Professor Barker was also a highly respected teacher, whose courses on the French Revolution and Napoleon and on 19th-century Europe were both demanding and very popular. As a mentor for graduate students, as well as for junior colleagues and beginning scholars who were not directly her students, she was unfailingly supportive and accessible, forthright, and constructively critical. Her contributions were always sought after by academic organizations, including the Society for French Historical Studies, the Western Society for French History, the American Historical Association, and the Southern Historical Association, and her papers and commentaries were always carefully listened to and reflected upon. Nancy was also a tough and courageous person and a loyal friend; she will be missed by all those who knew her. A Barker Prize Fund to honor her memory has been established in the history department at the University of Texas at Austin.

Bette W. Oliver
University of Texas at Austin

Ellery Schalk
University of Texas at El Paso

Harold C. Deutsch

Harold C. Deutsch was born in Milwaukee in 1904. He received his A.B. from the University of Wisconsin in 1924 and the A.M. a year later. Transferring to Harvard University, he completed a second M.A. in 1927 and was granted the Ph.D. in 1929. His original academic specialty was French history; his first monograph was The Genesis of Napoleonic Imperialism (1938). In 1929 Harold joined the faculty of the University of Minnesota, where he spent the first stage of his distinguished career, rising to full professor and serving as chair of the history department from 1960 to 1966.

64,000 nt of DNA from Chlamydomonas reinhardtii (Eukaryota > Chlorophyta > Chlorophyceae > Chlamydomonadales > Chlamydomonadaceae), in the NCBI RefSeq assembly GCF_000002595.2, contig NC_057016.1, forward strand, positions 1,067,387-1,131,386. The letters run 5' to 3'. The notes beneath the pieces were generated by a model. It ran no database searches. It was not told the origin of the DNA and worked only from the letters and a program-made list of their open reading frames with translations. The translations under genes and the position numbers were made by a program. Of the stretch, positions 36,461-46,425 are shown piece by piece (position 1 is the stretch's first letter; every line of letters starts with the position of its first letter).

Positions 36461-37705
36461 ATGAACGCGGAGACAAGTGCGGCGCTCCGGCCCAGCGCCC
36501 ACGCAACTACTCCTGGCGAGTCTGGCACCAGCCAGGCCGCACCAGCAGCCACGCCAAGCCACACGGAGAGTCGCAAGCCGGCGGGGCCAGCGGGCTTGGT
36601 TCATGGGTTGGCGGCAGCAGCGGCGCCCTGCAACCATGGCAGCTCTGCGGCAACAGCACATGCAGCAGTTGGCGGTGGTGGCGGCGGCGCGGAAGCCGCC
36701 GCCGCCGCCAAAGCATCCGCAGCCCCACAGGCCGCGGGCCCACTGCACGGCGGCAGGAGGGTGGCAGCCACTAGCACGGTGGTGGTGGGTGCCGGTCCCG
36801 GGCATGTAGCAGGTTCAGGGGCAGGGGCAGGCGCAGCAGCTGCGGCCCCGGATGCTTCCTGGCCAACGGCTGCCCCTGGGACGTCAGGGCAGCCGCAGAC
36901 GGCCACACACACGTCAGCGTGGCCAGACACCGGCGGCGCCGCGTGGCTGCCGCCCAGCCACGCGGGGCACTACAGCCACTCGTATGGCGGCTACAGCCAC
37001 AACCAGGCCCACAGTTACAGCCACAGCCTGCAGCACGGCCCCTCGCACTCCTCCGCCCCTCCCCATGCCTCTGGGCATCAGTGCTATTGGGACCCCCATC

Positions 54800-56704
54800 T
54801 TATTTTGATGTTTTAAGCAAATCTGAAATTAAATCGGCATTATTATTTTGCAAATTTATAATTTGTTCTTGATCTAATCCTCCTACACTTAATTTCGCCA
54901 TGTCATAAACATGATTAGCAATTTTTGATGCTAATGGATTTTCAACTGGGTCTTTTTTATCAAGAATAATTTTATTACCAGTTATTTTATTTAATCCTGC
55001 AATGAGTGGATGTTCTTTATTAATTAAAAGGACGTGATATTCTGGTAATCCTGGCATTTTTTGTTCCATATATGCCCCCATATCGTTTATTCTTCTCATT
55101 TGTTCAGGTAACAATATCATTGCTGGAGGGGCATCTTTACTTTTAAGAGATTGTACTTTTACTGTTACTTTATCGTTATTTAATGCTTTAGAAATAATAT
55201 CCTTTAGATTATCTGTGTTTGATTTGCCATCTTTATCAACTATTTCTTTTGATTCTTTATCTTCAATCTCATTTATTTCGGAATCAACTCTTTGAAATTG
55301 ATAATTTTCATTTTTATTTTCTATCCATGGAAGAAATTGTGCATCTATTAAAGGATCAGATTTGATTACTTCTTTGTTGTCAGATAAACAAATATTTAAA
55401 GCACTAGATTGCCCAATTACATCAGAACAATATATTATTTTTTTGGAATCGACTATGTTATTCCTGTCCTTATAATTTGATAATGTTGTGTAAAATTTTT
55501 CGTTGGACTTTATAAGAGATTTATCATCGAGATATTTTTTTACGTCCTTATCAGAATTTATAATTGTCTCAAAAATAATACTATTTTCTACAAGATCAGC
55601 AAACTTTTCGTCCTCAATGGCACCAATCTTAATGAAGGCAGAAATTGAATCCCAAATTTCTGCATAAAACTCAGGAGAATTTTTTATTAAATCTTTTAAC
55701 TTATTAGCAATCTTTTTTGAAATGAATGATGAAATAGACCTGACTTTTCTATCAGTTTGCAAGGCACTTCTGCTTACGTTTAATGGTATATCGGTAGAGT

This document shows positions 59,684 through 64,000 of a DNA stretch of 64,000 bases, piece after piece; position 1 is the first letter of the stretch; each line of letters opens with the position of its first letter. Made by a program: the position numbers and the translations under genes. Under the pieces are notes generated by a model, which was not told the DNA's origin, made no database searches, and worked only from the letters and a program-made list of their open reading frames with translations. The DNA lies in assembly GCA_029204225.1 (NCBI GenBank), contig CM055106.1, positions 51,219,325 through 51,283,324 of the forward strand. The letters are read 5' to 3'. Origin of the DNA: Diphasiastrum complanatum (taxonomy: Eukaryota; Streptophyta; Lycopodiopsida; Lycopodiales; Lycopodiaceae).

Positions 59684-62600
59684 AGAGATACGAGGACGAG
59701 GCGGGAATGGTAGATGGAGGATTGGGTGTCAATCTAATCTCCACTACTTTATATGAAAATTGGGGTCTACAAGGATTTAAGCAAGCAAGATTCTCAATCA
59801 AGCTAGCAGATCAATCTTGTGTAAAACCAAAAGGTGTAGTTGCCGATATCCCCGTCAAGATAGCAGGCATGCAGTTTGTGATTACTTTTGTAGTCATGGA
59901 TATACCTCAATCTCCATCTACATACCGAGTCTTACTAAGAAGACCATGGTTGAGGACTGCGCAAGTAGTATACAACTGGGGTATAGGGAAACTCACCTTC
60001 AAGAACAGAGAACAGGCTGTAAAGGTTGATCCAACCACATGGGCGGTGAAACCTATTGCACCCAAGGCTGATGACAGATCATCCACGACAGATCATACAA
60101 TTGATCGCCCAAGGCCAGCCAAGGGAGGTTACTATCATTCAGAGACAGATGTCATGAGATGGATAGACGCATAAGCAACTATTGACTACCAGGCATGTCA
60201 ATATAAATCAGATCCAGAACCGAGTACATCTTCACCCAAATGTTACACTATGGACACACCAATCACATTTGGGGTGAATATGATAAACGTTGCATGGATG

In addition to launching many doctoral candidates, Harold established a reputation as a teacher that endures to this day in university legend. His students remember classes and seminars meticulously prepared, dynamically presented, and consistently updated. He was among the first professors to utilize electronics; beginning in the early 1960s, his consistently popular course on World War II was offered on television. Yet he remained a master of personal contact, demonstrating by example to successive generations of teaching assistants the importance of the classroom to the scholar.